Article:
Gurbinder Bali, Senior Manager, JD Edwards EnterpriseOne Development, said the number one goal was to make the applications easier to use. “We took a different approach to UI design this time,” he said. “Traditionally, we get a bunch of requirements—the product should have A, B, C—and that causes engineers to put functionality into the product. It doesn’t work for UI design. Instead of doing requirements, we decided to do design storyboards. We wanted to talk about what the product feature is about, and we wanted to talk about design, and how it was going to interact with people who are going to use it. So, for a moment, we stopped talking about just adding functionality. If a feature seemed useful, we put it in our storyboard. It didn’t matter how complex it was engineering-wise.”

Bali said that then they started building prototypes. “With prototypes, you don’t have to worry about how the feature works in the real software. We got a lot of good feedback from people who use our software and could see how it interacts. We then created a design that embodied these UI elements,” Bali said.

“Most of the work was getting the design out of the way so that the product seems quite intuitive and natural to the end user,” said Bali. “A lot of the functionality is built in, but not in an obvious way.”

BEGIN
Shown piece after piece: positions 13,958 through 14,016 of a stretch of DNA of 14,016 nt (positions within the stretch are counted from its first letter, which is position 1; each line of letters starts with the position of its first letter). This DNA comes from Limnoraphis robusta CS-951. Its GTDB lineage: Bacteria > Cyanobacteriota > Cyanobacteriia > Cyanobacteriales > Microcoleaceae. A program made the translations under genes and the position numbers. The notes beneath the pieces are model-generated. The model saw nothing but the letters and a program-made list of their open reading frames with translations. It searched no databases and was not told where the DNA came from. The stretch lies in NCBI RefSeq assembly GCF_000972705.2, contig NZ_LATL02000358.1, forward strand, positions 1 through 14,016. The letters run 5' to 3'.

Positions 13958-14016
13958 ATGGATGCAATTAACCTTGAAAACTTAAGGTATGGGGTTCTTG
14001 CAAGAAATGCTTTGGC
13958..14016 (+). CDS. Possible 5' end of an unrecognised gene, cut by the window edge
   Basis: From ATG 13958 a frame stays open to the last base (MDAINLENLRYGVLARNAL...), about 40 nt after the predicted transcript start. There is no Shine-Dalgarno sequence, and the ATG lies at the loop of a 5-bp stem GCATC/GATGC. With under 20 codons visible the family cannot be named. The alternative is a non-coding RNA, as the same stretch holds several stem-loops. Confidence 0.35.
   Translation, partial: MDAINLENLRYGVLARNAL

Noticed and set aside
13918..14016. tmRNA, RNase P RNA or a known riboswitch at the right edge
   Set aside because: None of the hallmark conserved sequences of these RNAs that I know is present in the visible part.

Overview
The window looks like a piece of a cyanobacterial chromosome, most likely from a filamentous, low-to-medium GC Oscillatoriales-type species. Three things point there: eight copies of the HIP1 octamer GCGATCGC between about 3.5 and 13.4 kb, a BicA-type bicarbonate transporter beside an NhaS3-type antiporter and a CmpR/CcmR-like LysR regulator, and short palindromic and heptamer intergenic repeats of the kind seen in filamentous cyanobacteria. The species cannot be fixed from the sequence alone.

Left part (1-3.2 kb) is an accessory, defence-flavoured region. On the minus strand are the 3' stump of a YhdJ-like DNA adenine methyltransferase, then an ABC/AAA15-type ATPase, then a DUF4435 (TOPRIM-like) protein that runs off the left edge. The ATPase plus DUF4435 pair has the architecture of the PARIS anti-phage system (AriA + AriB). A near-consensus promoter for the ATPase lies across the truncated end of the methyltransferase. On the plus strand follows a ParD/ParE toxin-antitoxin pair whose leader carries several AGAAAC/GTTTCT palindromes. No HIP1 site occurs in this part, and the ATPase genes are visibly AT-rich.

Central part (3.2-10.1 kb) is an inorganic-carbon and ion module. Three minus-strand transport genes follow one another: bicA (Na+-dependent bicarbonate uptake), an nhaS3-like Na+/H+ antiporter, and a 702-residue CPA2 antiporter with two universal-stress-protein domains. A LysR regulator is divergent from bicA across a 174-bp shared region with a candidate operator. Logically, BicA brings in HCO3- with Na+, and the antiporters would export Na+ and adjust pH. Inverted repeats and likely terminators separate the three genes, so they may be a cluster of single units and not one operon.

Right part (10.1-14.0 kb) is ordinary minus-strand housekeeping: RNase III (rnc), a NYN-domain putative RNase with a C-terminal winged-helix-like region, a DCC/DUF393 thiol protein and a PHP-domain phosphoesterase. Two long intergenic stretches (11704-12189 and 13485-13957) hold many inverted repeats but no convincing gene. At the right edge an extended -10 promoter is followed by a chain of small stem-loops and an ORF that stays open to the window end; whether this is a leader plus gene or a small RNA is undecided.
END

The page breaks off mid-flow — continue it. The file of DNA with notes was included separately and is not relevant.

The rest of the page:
The change in process presented some challenges, Bali added. For example, designers thought the carousel, which enables new, streamlined navigation in the application, should have a rhythm to it as it moves across a screen. But some of the engineering and hardware involved in achieving this effect posed constraints, so designers invented what they needed to make the carousel work the way they had envisioned it.

“By focusing on design, we took the core of the product and invented everything all the way,” Bali said. “We really leaned on the side of making it easy to use. If by adding more functionality, we would have to make it more complex, we would not add the functionality.”